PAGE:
Although Twinings prides itself on providing tea since 1706, one look at history will tell us that the British sourcing of tea from Asia was far from ethical. As standards for ethics have improved, Twinings has improved with it. However, could they have undone the historically unethical practices with social initiatives going back to only 2004 and having done their first company wide human rights risk assessment report in 2017? Yet, I don’t want to undermine the efforts Twinings has made by partnering with Unicef, Save the Children, Wateraid and others to respond to the modern demands on ethics and sustainability. Twinings is listening to the demand for ethical tea and plastic free tea bags, however, at the moment, the company overall seems to be patchy in their good deeds.
In Twinings “Sourced with Care” Report, phrases with “aim” and “we work on” really stuck out to me and no specific target dates and numbers were stated. They seem to know that improvements are demanded of them, due to issues of modern slavery, gender inequality, low income for smallholder farmers and poor living conditions in the tea industry and they start making promises of future improvements. It seems like Twining is improving their supply chain for their image, therefore, it is important to hold them accountable for their aims and targets and make those changes a priority. Overall, whilst I think that they have been late and patchy, Twinings is moving towards the right direction. As a consumer I would ensure to buy their plastic-free, organic and fairtrade products to show them that this is what we want to see more of.
Twinings use plastic foil to wrap the tea bags to preserve the tea's freshness. In addition, Twinings traditional tea bag range contains a small amount of oil-based plastic. I used to mistakenly believe that all tea bags are biodegradable and can be composted, but in fact most tea bags, like Twinings’, are made with plastic. This means that a range of Twinings products end up in the residual waste and therefore in landfills. This is sad to see as they show to be totally capable of making a company wide change to plastic-free tea bags as they show in their ‘tag’ tea bag range made from a biodegradable plant fibre based paper that is stitched with cotton, instead of the usual plastic. In addition, their ‘mesh’ tea bags are made from corn-starch derived material. Those can only be composted by local authority composting, which is an amazing improvement from plastic. Therefore, I am hopeful and waiting for Twinings implementation of the targets to make their entire product fully compostable in home-garden compost as well as industrial composting.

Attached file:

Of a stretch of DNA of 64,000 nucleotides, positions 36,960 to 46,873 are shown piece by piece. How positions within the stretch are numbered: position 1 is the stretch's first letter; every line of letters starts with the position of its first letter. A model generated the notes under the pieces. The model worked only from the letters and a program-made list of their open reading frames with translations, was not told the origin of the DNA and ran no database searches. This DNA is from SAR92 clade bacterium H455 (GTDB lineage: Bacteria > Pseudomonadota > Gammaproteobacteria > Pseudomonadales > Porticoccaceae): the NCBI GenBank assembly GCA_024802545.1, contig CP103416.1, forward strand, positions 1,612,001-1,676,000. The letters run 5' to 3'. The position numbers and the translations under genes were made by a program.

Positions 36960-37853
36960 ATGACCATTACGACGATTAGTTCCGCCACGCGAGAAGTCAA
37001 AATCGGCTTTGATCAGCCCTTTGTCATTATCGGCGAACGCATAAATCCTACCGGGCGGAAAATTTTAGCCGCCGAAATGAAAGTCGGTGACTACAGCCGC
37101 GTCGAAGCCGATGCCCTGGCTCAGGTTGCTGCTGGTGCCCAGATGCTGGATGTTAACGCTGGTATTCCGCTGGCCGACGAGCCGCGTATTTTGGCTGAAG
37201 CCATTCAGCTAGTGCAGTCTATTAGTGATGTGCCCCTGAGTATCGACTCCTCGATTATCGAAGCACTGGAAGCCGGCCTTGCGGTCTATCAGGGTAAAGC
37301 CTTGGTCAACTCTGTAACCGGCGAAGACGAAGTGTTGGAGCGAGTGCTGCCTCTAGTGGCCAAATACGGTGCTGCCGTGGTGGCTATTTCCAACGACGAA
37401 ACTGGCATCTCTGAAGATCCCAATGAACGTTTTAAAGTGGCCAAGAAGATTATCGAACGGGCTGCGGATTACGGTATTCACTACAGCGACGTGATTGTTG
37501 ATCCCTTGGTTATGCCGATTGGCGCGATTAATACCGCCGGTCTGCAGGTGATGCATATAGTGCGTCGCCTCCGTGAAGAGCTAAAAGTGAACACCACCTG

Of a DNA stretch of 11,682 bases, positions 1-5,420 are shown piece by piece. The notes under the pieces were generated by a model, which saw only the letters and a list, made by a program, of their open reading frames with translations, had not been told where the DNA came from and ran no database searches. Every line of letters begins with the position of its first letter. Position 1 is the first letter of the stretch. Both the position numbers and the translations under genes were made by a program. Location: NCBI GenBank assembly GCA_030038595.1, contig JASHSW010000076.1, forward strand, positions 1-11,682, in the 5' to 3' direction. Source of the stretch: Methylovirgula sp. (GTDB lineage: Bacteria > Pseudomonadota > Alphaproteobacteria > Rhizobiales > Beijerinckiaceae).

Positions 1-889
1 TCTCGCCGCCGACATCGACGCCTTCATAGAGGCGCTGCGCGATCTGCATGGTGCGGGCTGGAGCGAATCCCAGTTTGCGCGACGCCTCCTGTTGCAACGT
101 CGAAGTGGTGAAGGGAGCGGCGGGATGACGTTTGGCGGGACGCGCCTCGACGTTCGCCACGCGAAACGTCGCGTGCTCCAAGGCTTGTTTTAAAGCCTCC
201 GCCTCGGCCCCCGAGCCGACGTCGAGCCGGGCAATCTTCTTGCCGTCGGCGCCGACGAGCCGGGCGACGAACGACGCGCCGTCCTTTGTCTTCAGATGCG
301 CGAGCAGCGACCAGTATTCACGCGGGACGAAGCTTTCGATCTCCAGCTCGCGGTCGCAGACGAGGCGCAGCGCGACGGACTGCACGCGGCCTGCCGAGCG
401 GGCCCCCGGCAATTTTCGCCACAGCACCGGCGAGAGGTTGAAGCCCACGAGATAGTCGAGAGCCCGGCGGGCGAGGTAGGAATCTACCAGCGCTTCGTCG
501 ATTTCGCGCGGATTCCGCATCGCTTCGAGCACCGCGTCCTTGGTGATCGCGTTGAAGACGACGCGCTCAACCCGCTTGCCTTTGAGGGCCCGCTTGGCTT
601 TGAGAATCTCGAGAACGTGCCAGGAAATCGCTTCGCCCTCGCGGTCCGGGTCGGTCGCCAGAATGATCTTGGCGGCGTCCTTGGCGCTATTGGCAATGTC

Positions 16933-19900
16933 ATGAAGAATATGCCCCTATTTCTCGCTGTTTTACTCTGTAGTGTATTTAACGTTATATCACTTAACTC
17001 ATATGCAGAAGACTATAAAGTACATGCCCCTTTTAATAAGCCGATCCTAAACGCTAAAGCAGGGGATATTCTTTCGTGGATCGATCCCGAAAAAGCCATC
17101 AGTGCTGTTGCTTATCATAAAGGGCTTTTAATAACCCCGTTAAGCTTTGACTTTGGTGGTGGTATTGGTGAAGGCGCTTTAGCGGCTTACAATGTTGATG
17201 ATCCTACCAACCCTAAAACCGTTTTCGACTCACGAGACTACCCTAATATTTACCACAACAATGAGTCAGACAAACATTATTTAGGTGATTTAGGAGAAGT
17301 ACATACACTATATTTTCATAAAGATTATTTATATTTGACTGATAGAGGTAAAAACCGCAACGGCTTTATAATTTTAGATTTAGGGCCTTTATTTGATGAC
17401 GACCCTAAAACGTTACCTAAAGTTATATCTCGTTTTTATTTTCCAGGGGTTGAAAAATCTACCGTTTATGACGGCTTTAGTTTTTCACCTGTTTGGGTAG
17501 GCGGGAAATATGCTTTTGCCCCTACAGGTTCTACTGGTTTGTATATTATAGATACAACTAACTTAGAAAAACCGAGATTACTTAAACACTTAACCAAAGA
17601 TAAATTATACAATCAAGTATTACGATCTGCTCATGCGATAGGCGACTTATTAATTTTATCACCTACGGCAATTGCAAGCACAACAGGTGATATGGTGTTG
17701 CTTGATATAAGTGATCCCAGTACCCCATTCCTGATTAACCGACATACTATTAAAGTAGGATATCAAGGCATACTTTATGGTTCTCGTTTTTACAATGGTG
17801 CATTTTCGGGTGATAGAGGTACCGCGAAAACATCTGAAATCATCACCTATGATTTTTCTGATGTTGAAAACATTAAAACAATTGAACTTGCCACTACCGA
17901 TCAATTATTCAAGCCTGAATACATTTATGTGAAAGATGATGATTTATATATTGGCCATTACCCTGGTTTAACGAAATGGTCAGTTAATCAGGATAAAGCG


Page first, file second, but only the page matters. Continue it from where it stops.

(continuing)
Twinings has certain products that are organic, certain ones that are labeled as fairtrade and some that are both fairtrade and organic. This makes me really question the quality and ethical sourcing of the rest of their traditional line of products. Are their ‘Sourcing with Care’ and ‘Ethical Tea Partnership’ not sustainable and equitable enough to meet the fairtrade standards that the fairtrade products have to be sourced differently?
In addition, the fact that only a part of their line is organic means that the rest of their products were produced with chemicals which have harmful effects on the environment and farmers.
Twinings sources their tea from 160 tea gardens and claims to have full traceability of it. However, they admit that they do not have “full transparency”. Twinings’s Source with Care Progress Report shows that their tea leaves are more thoroughly sourced than their herbal teas, with over 80% of tea gardens being certified and only 38% of top herbs being certified with international sustainability standards such as Fairtrade, Rainforest Alliance, UTZ Certified, or Fairwild. This leaves me wonder where the rest of those 62% come from. The tea leaves are processed by local factories and smallholder farmers which are then blended and processed in the Twinings factories. Twinings admit their faults and are aiming to improve their supply chain, yet, it cannot go unsaid that there is a lot of room for improvement.
Twining has partnered with initiatives such as SaveTheChildren, Unicef and others to work on the UN’s Sustainability Goals in their supply chain. They insure living wages, support women and youth in their health and education and install water systems. I believe that the initiatives Twinings puts are beneficial and make their supply chain more ethical. However their timing of ‘good initiatives’ made me critical. The very first company wide human rights risk assessment was only held in 2017 and improvements in the report are only shown from 2016 to 2018. This made me think that the Sourced with Care initiatives were done merely to cover up the image of the historically highly problematic industry, as customers are increasingly looking out for more ethical products. In addition, they state that a significant number of their herbs and their tea are not certified and comes from unknown sources shows that their initiatives and ethical supply chain is a rather patchy one. They admit that there is room for improvement and aim to become increasingly sustainable and I hope to see their aims become reality.
BBC Teabags: Is there plastic in yours?
Twinings Sustainability and Environment
Twinings Sourced With Care Progress Report 2018
Twinings English Breakfast Organic